Red Sox

BSJ Game Report: Red Sox 1, Mets 0 – Sox win pitchers’ duel and claim sweep in NY

(Mike Stobe/Getty Images)

All you need to know about the Red Sox' win over the Mets, complete with BSJ analysis and insight:

BOX SCORE

HEADLINES

Red Sox scratch out the only run they need: Facing Jacob deGrom, inarguably the best starting pitcher in the game, the Red Sox knew they were in for a battle. They managed just four hits all night, but fortunately, they bunched two of them close together in the second inning. Xander Bogaerts doubled to left to lead off and after a groundout to the right side moved him to third base, Christian Vazquez slammed a pitch to the alley in right-center, enabling Bogaerts to trot home with what would turn out to be the only run of the night. Vazquez was coming off a three strikeout night on Tuesday and before the game, Alex Cora said he hoped his catcher would be short to the ball and hit the ball to right-center -- which is exactly what Vazquez did at exactly the biggest moment in the game.

Pivetta makes deGrom work: Nick Pivetta, who came into the game with nine career hits, didn't collect his 10th against deGrom in the third inning, but he did the next best thing: he made deGrom earn his strikeout against him. Pivetta took some good hacks against the ace, repeatedly fouling off pitches until finally, he went down swinging for the first out of inning. Importantly, though, Pivetta dragged the at-bat out for 10 pitches, adding to deGrom's pitch count and perhaps prevented him from coming out for the seventh inning. "I was just trying to compete against him, do the best I could and try to wear his pitches as much I could,'' recalled Pivetta, "and luckily it worked out in my favor.''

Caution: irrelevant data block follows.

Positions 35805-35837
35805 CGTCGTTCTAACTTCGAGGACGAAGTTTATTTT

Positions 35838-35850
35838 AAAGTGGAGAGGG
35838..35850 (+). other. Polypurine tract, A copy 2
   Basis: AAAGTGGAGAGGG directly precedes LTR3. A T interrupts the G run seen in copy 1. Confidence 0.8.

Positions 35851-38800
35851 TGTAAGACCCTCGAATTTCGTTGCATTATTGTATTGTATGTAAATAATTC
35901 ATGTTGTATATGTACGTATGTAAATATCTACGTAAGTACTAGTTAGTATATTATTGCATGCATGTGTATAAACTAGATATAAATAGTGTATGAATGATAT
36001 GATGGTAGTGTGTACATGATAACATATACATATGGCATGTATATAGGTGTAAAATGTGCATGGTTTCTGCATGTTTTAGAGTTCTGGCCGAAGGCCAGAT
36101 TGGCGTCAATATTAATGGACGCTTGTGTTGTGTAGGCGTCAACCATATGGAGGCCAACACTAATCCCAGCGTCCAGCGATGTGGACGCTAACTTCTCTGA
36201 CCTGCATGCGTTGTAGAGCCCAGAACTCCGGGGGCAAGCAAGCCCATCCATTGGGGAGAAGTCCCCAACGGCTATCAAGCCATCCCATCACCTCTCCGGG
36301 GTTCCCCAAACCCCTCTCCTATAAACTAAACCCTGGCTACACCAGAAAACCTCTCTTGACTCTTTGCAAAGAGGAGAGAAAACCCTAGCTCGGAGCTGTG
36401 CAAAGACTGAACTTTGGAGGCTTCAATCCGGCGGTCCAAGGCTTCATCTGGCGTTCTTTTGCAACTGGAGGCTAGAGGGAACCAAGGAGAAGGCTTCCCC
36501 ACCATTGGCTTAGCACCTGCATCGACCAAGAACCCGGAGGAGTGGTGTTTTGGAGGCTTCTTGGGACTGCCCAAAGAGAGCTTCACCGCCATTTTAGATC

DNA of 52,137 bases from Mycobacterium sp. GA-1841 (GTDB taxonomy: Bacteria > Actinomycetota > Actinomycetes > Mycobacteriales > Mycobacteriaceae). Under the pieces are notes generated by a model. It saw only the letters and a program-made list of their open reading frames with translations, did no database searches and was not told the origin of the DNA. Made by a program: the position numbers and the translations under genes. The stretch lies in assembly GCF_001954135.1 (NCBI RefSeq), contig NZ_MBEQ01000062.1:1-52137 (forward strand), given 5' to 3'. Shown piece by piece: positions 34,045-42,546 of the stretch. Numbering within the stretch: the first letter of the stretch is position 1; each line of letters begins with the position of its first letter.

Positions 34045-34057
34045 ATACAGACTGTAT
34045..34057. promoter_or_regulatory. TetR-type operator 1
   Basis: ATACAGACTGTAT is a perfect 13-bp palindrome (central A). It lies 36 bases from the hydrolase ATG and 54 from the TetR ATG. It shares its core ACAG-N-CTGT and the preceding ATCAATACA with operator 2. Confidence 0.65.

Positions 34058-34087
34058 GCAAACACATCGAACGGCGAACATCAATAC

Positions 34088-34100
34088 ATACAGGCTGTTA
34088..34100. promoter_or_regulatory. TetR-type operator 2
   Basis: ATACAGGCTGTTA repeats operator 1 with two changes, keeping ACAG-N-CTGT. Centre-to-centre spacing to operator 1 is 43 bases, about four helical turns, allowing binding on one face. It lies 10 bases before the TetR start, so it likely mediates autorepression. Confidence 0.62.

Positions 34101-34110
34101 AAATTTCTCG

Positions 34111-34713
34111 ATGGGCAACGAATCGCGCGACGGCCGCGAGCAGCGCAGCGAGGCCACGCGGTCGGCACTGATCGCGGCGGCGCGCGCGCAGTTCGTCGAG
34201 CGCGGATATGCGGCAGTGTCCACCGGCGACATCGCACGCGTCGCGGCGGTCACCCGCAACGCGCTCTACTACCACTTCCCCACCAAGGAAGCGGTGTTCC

Whitlock dazzles: At the start of the year, the Red Sox saw Rule 5 rookie Garrett Whitlock as an intriguing prospect, one whom they would use mostly as a multi-inning reliever. But it's a measure of how much he's earned the trust of Cora that Whitlock is now being entrusted in far more demanding circumstances. Case in point: on Wednesday night, when Pivetta's pitch count climbed over 90 after five innings, Whitlock was handed the ball and asked to protect the slimmest of leads. He did so over not one, but two innings, striking out four while allowing a single and a walk. Whitlock's changeup befuddled Mets' hitters and he occasionally overpowered them with a fastball at 95-96 mpg.

TURNING POINT